Soils. Heavy metals are a common target for conversion approaches. Removal may not be practical when such metals contaminate large areas of surface soil. In these cases, chemical approaches often are sought to convert the metals to a less toxic and less mobile form. Such conversions often involve the use of reactive agents such as sulfur to create immobile sulfide salts of metals (e.g., mercury). Reducing the mobility of soil contaminants often refers to reducing the water solubility of the compounds. Reducing water solubility lowers the potential for contaminants to become dissolved in and move with water in the subsurface.

Groundwater. DNAPLs such as chlorinated solvents may be treated with chemicals (e.g., potassium permanganate) that degrade the solvents into relatively harmless chemicals. When combined with chlorinated solvents, potassium permanganate removes chloride ions , which results in the degradation of these chemicals to carbon dioxide (CO 2 ) and water. This technology holds promise as a tool for remediating these challenging contaminants.


Situations exist in which technologies are not available or practical to remove or convert contaminants. In those situations, it is often possible to contain the contamination as a final solution or as an interim measure until appropriate technologies become available.

Soils. Radionuclides from historical weapons production and nuclear testing, as well as from industrial uses of radiation, appear to be a good match for developing containment technologies. For example, containment is a promising technology for the management of radioactively contaminated soils beneath the large high-level radioactive waste storage tanks at the U.S. Department of Energy Hanford site in Washington State. Removing radioactive contamination from soil is problematic from a worker-safety standpoint, and it may create further contamination of equipment, containers, and surrounding areas. Efforts to develop effective physical containment technologies for soil contaminants are continuous.

Groundwater. Groundwater is not generally suitable for absolute containment; however, between containment and conversion is a technology known as reactive barriers. Reactive barriers intercept contaminated groundwater plumes and are constructed of chemically reactive materials (e.g., iron) that bind or convert dissolved contaminants. Reactions between the contaminant and the iron either immobilize or degrade the contaminant by altering its chemical form (redox manipulation).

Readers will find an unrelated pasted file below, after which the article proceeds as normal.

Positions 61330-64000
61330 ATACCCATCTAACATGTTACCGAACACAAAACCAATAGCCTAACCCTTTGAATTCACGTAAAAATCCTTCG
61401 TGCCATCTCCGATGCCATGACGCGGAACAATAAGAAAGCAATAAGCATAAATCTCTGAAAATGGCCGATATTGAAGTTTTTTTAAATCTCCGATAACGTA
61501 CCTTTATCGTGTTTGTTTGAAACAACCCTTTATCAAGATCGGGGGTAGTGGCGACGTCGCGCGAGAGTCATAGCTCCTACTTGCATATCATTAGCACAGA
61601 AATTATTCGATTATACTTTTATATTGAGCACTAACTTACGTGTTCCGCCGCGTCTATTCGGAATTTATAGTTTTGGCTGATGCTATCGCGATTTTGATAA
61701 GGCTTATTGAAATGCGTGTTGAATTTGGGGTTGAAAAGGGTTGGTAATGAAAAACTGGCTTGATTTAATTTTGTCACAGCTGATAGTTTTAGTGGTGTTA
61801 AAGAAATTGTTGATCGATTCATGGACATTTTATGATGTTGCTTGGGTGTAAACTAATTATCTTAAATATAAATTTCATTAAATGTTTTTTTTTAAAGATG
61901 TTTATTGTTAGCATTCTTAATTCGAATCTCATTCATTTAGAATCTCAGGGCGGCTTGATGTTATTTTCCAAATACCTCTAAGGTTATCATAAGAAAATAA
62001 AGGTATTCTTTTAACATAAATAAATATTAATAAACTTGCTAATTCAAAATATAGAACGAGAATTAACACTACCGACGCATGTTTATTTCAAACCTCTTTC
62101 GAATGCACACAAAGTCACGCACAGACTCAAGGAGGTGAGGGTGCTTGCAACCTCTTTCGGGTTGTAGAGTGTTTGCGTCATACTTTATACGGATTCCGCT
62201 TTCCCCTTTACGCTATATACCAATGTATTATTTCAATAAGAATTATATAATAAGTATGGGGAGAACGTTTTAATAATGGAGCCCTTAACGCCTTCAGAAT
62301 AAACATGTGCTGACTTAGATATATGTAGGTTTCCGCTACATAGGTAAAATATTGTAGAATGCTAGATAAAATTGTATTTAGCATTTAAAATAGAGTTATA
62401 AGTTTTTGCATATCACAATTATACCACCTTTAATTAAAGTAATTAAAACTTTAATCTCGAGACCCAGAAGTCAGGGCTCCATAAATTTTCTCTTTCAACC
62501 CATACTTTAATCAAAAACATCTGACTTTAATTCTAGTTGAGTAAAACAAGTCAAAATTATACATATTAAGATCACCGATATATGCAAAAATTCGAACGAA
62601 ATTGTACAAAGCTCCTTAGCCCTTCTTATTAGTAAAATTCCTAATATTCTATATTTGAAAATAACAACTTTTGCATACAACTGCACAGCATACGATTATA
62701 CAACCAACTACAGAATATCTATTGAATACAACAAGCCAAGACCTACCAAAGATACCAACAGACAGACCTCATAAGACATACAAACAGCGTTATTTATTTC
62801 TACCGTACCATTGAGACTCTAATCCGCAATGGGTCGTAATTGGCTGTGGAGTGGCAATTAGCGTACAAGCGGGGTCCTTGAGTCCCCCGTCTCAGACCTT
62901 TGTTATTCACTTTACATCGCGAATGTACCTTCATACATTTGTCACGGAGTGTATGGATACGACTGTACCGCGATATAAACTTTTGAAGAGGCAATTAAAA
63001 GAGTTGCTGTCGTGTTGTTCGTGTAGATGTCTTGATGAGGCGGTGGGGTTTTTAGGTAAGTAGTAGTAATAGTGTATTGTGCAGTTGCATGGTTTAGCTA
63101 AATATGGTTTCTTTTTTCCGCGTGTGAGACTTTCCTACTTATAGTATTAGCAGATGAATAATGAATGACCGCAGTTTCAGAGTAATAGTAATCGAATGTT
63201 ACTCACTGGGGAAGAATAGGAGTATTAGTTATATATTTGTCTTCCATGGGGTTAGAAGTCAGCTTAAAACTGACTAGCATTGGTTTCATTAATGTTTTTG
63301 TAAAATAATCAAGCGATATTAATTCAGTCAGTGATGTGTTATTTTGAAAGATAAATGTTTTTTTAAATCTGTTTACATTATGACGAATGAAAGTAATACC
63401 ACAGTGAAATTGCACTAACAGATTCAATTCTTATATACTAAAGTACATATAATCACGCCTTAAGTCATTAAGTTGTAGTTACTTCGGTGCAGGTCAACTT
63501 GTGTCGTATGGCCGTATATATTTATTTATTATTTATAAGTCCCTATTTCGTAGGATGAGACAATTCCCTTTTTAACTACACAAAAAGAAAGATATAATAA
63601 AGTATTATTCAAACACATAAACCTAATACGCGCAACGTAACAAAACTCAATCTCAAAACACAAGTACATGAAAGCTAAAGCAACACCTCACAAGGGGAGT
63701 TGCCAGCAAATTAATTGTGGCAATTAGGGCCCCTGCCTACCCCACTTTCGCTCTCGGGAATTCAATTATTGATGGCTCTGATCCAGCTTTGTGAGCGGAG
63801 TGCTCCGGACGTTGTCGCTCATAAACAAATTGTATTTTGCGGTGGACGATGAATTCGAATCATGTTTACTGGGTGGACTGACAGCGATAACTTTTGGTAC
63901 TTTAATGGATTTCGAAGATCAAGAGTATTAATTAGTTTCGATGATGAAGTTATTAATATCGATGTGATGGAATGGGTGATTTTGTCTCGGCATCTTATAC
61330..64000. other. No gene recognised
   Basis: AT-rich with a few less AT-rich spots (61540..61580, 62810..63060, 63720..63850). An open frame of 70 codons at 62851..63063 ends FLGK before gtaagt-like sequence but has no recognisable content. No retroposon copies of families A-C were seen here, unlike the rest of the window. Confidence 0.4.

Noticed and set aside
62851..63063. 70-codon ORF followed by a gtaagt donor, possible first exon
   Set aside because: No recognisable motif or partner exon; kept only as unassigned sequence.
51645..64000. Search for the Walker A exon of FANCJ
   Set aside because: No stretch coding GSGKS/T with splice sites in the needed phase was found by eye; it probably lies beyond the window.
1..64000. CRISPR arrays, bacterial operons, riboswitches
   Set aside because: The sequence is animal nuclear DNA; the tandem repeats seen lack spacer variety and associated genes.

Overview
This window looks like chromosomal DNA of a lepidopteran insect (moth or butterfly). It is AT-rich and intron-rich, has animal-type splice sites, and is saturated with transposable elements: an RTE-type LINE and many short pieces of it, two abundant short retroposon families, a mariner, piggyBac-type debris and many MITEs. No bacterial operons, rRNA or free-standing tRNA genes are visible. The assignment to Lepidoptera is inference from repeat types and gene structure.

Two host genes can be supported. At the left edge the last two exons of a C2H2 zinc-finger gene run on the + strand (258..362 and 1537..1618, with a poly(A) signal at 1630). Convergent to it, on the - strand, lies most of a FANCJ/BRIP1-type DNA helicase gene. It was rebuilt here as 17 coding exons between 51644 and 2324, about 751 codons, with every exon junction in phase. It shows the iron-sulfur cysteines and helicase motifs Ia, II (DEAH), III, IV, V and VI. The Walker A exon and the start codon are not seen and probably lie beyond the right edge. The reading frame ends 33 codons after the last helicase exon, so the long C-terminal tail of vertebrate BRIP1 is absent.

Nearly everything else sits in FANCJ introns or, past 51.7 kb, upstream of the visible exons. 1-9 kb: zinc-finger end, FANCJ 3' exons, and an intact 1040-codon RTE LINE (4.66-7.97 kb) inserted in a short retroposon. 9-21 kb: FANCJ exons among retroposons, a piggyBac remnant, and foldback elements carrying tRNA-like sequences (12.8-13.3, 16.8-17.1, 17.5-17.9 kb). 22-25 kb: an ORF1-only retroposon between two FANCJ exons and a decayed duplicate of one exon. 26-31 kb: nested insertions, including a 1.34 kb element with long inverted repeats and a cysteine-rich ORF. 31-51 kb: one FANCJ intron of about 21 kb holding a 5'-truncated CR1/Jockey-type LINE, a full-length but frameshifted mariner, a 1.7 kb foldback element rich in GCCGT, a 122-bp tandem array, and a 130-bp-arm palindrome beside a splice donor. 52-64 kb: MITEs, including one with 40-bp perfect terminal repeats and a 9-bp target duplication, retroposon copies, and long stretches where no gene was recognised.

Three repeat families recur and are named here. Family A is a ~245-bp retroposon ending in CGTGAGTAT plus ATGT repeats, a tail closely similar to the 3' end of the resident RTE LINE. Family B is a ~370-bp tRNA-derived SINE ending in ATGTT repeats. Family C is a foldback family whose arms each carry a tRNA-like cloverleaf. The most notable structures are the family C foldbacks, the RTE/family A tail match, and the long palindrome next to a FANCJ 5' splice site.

Passive Cleanup

Passive remediation technologies are increasingly common in some applications, and take advantage of naturally occurring chemical or biological processes that degrade contaminants to less toxic forms. The accepted term for this group of technologies is monitored natural attenuation (MNA), which is the result of regulatory recognition that natural biological processes are capable of degrading certain contaminants under specific conditions and that dispersion may aid in achieving objectives. MNA is employed for the cleanup of organic contaminants such as petroleum hydrocarbons in situations where the longer time frame associated with MNA does not increase the risks posed by the contamination. MNA recognizes that, while these processes are possible, they must be monitored to insure that the expected progression actually occurs. In the State of Florida, MNA is being used as an approved cleanup action for some former dry cleaning sites. At these sites, natural processes are being monitored as they degrade chlorinated solvents from the former dry cleaning operations.

MNA is one example of major innovation in this area. Environmental cleanup is a dynamic field. Advances in science and engineering fuel innovative approaches and technologies, and advanced technologies provide greater capabilities in meeting the ultimate goal of a safer and healthier environment.



Page, G.W. (1997). Contaminated Sites and Environmental Cleanup: International Approaches to Prevention, Remediation, and Reuse. San Diego, CA: Academic Press.

Tedder, D.W., and Pohland, F.G. (2000). Emerging Technologies in Hazardous Waste Management. New York: Kluwer Academic/Plenum.

Testa, S.M., and Winegardner, D.L. (2000). Restoration of Contaminated Aquifers: Petroleum Hydrocarbons and Organic Compounds, 2nd edition. Boca Raton, FL: Lewis.

U.S. Department of Energy. (1999). Groundwater and Soil Cleanup: Improving Management of Persistent Contaminants. Washington, DC: National Academy Press.

Internet Resource

U.S. Environmental Protection Agency Superfund Program Web site. Available from .

J. Michael Kuperberg, Christopher M. Teaf, and Heather V. Ritchie

A microbe discovered in the mud in the bottom of the Hudson River may solve the problem of treating groundwater contaminated with the industrial solvent TCA (trichloroethane). The microbe, which lives without oxygen, converts TCA into chloroethane, a compound that can more easily be removed from groundwater. The Environmental Protection Agency lists TCA as a contaminant of concern at 696 of its 1,430 priority cleanup sites.